Live Music Archive now has over 250,000 concert recordings you can listen to for free

Since 2002, the collection has provided access to lossless and MP3-encoded audio recordings, at zero cost to users.

Grateful Dead

Image: Ed Perlstein / Getty Images

Two decades after its launch, the Live Music Archive has amassed over 250,000 concert recordings you can listen to for free.

A joint effort between Internet Archive staff and volunteers, the non-profit and ad-free collection reached the one-quarter million milestone in June, and now takes up more than 250 terabytes of data on Internet Archive servers.

“It’s a huge victory for the open web,” said Brewster Kahle, founder of the Internet Archive (via blog.archive). “Fans have helped build it. Bands have supported it. And the Internet Archive has continued to scale it to be able to meet the demand.”

“It shouldn’t cost to give something away,” Kahle said, adding that “We wanted to make it possible for people to make things permanently available without having to sell their souls to a platform that is going to exploit it for advertising. That just seemed like the world that should exist, and we thought we could play a role.”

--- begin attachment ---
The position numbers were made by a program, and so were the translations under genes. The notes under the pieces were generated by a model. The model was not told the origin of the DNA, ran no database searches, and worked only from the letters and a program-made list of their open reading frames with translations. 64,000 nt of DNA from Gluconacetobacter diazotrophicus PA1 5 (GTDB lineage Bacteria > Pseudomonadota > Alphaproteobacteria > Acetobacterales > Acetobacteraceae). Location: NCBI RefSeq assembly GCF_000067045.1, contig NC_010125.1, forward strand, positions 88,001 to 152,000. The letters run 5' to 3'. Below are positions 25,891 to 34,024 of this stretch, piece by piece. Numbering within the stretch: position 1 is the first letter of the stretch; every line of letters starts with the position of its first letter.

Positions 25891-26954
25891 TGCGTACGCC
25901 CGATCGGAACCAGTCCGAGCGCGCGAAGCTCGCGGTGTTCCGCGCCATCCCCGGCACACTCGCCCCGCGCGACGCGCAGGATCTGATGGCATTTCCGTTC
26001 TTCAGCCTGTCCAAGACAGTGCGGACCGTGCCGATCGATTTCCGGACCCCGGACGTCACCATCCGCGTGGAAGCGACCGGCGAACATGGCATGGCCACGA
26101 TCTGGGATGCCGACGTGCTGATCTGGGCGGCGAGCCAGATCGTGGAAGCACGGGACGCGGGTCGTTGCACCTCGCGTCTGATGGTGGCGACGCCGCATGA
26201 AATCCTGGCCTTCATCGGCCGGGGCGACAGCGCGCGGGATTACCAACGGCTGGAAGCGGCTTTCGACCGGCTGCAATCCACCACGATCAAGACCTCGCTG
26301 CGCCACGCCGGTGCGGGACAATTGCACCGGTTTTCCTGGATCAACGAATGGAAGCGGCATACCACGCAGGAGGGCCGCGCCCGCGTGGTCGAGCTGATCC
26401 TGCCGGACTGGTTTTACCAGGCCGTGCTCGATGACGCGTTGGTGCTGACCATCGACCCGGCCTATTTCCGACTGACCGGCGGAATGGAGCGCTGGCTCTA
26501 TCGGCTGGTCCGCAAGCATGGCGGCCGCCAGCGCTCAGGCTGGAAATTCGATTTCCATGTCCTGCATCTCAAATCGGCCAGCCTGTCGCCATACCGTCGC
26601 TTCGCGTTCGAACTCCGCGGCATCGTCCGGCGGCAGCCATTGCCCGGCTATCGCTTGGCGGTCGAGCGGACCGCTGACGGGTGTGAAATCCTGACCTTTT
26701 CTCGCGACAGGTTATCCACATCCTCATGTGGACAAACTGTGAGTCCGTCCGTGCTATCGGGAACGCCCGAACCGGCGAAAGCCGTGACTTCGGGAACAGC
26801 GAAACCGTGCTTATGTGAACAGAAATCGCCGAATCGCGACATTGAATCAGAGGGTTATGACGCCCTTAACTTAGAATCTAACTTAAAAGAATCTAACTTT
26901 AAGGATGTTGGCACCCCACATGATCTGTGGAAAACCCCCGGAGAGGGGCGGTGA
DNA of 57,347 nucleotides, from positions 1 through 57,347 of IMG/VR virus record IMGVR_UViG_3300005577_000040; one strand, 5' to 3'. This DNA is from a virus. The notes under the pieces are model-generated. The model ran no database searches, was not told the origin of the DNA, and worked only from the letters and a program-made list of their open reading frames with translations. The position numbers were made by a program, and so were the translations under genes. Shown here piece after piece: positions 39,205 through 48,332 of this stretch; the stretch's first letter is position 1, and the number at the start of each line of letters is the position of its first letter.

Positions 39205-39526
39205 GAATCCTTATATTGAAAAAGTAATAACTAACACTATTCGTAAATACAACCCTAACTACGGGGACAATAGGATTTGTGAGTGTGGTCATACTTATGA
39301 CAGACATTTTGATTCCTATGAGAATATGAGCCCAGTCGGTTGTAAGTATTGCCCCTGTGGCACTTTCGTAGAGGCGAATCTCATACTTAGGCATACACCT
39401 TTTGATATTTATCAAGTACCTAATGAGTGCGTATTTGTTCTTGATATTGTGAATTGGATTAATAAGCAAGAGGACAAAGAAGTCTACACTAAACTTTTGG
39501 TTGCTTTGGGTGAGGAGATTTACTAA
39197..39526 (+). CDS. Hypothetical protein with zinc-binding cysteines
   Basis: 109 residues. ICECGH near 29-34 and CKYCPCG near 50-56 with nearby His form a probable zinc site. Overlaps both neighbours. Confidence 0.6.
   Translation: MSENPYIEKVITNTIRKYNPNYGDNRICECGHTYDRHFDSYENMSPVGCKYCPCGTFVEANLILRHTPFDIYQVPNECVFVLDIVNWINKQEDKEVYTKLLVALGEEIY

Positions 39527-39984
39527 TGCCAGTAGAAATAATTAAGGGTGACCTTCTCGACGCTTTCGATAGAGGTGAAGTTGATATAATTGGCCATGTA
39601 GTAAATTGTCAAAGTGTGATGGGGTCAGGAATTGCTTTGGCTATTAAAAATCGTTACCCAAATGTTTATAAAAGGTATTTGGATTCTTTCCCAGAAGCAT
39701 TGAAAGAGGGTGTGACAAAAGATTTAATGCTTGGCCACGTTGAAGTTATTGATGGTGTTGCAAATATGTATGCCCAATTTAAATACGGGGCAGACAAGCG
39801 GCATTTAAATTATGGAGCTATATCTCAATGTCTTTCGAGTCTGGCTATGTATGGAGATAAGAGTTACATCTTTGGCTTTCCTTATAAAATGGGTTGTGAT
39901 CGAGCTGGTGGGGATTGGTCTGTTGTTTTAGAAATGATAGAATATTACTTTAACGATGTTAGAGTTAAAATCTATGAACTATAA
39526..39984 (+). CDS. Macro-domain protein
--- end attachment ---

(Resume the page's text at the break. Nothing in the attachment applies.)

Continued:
In 2002, Internet Archive partnered with the etree music community to launch Live Music Archive with the aim of providing ongoing, free access to lossless and MP3-encoded audio recordings.

Since its inception, more than 8,000 artists have given permission to have recordings of their shows archived on the Live Music Archive; The site has also clocked over 600 million listens, with nearly 30 items uploaded a day.

In addition to its expansive Grateful Dead collection, the archive is also known for featuring the works of aspiring musicians across a variety of genres.

“Until working with the Internet Archive, there were no coordinated and reliable means to preserve and distribute the recordings,” said Jonathan Aizen, a technology entrepreneur who helped build the Live Music Archive. “The only way that these things were being preserved was by copying them — and that was very haphazard, so the music community was very excited.”

“There’s no doubt in my mind that the accessibility of the recordings on the Internet Archive is exposing bands and drawing people in who then go to the show,” he said.

Check out the collection over at Live Music Archive.


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